Jewish doctor finally gets his degree, 86 years late

Dr Fritz Deutscher was forced to flee from Austria just before qualifying. Now his British family has received his university diploma


Recognition at last: Fritz Deutscher, later Dr Frank Dexter, in his British army uniform during the Second World War (Photo: Courtesy Dr Selwyn Dexter)

A Jewish doctor who was expelled from the University of Vienna medical school during the Anschluss in 1938 has received a posthumous doctorate 86 years later.

Fritz Deutscher, who later changed his name to Fred Dexter, passed away in 1988 at the age of 74, having established himself as a GP and ophthalmologist in the UK.

Deutscher fled Austria after being expelled from the University of Vienna medical school with just one final exam left to complete when Austria was annexed into the German Reich on 12 March 1938. Now, 86 years after he left university, his diploma has finally been issued.

Deutscher was born in 1914 to Jewish parents, though his father died in the final days of the First World War. He began medical school in 1932 and gave English lessons to pay for his degree.

A sharp young man, Deutscher also played violin to a high standard, according to his son Selwyn Dexter, 73, a GP and medical acupuncturist, who got in touch with the rector of the University of Vienna just over a year ago to see about getting his father a posthumous doctorate.

"He would just be pleased that an injustice had been corrected,” said Dexter.

He said his father enjoyed medical school in Vienna, though by the mid-1930s Nazism was ramping up and universities became increasingly hostile places for Jewish students and faculty. According to Dexter, Deutscher’s non-Jewish friends would occasionally warn him not to come to campus on days when there were riots or protests.

“But one day he got caught up in a Nazi riot and he received a very significant head injury which left him in the Vienna hospital,” Dexter said. “He recovered from that. He was a very determined person.”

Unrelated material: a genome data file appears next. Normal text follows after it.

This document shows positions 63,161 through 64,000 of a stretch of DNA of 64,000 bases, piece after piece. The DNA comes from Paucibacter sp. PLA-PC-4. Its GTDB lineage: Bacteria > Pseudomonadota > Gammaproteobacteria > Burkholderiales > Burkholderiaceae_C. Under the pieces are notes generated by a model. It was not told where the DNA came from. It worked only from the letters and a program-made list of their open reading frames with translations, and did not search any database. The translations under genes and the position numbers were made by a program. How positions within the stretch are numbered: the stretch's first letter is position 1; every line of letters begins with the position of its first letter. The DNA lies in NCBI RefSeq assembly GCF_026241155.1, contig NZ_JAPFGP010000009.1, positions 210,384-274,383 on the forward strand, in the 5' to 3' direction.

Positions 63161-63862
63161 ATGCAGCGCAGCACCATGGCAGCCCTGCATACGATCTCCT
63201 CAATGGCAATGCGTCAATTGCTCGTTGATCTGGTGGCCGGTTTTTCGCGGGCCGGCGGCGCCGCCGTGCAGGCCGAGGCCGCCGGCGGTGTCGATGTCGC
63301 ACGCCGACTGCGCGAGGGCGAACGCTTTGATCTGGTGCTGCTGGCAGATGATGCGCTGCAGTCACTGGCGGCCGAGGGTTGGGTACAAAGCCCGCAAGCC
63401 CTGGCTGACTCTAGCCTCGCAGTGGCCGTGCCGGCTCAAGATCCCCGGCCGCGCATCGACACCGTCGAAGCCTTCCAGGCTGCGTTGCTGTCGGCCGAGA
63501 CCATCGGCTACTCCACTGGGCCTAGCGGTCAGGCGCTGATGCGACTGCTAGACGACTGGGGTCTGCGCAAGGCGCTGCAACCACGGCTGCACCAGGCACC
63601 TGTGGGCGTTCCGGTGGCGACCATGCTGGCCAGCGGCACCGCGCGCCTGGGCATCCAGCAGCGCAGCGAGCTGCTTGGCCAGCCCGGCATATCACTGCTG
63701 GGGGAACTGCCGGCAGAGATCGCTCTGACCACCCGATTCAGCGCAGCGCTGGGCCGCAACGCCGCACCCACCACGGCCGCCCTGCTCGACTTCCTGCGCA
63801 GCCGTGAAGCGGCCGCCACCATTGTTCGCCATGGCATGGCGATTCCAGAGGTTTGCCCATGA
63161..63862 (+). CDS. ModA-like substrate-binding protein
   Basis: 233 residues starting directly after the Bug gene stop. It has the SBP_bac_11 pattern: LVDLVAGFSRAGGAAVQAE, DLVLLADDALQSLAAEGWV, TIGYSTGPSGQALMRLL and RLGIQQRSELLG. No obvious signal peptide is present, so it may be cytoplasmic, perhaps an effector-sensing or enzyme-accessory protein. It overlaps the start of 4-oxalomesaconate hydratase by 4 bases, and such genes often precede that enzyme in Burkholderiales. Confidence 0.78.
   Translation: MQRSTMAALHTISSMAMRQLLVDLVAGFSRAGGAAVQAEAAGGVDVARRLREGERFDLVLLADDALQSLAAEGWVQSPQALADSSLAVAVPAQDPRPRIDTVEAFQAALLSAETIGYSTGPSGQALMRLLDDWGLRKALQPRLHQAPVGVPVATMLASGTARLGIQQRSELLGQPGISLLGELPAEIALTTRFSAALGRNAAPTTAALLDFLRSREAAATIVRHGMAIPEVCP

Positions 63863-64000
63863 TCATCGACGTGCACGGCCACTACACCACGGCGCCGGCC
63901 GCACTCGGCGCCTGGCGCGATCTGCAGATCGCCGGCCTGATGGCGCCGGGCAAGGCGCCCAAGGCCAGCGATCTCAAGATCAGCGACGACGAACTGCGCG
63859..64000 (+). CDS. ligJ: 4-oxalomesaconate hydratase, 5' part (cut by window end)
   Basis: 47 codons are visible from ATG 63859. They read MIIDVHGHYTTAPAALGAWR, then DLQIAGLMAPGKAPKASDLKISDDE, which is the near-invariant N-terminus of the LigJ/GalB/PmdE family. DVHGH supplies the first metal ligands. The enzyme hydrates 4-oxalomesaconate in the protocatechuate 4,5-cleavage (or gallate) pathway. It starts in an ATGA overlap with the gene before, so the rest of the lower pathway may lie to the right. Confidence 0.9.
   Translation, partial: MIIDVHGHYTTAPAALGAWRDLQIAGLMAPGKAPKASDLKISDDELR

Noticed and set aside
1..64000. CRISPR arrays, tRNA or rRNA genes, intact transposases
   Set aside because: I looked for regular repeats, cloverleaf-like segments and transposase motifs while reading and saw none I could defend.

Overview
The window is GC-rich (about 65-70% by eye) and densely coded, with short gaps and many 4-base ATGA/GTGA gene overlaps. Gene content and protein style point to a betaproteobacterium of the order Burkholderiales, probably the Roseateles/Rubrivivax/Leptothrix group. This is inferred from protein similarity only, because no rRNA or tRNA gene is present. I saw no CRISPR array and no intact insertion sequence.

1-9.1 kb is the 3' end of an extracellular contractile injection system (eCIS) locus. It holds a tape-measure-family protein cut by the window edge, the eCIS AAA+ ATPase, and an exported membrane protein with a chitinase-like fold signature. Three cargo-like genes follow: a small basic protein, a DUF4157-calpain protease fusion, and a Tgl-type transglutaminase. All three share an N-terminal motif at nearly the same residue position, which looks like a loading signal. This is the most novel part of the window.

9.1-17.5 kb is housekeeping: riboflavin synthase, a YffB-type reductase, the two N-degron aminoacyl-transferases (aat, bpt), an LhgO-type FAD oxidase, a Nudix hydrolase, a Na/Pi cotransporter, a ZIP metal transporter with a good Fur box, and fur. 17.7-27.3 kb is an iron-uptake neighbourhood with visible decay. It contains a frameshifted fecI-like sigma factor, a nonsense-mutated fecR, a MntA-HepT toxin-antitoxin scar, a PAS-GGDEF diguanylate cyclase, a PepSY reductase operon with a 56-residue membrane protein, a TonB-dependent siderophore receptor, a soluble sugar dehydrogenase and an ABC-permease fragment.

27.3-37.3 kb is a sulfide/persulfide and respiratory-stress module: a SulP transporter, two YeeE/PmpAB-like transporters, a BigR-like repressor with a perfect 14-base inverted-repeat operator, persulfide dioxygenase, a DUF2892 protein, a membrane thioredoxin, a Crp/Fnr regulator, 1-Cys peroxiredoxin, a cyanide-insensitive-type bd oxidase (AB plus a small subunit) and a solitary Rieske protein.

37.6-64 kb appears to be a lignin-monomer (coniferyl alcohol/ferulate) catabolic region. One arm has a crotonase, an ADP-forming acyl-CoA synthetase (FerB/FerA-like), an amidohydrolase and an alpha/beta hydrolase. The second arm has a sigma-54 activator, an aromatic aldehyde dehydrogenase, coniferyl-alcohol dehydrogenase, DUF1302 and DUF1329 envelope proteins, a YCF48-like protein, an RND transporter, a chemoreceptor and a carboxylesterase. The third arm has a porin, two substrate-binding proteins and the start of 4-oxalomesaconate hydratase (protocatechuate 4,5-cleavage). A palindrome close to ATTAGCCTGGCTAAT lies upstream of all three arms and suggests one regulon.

By 1938 Deutscher had finished all his studies and received his absolutorium, a certificate attesting to the completion of one’s courses prior to the final exam. All he had left to do was sit his final exam in three months and he would have his MD.

But in March of that year Germany annexed Austria, and German laws stipulated that only a select number of Jews could remain at the university. Deutscher knew that he needed to leave Vienna.

Fortunately, he had a contact from Wales whom he had met while hitchhiking in Europe on holiday, a banker who was willing to sponsor his visa to the UK. Once Deutscher travelled to the UK, he secured visas for his brother and mother through a relative, who could covertly send them to Vienna through a third party.

Deutscher joined the British Army as a medical orderly in 1939 before attending the University of Edinburgh in 1943 to complete his medical degree. There he met Judith Lurie, the daughter of a local kosher butcher, and the pair married in 1946. The couple had five children and moved to Liverpool around 1950, according to Dexter, though Judith died in 1960. After that, the family spent time travelling around New Zealand and Australia before eventually returning to Liverpool.

Deutscher brought his absolutorium and other certifying documents with him wherever he went, said Dexter, and his careful preservation of these documents enabled his family to secure his posthumous diploma. After a year of negotiation with the university rector, Dexter said the university finally agreed to award his father the degree he was so close to completing, and they received the official copy in the post last week.

“The fact that he kept his absolutorium diploma protected by cardboard as he travelled the world and for more than 50 years showed it was obviously precious to him,” said Dexter. “Finally having recognition for him brings comforting resolution to our family.”

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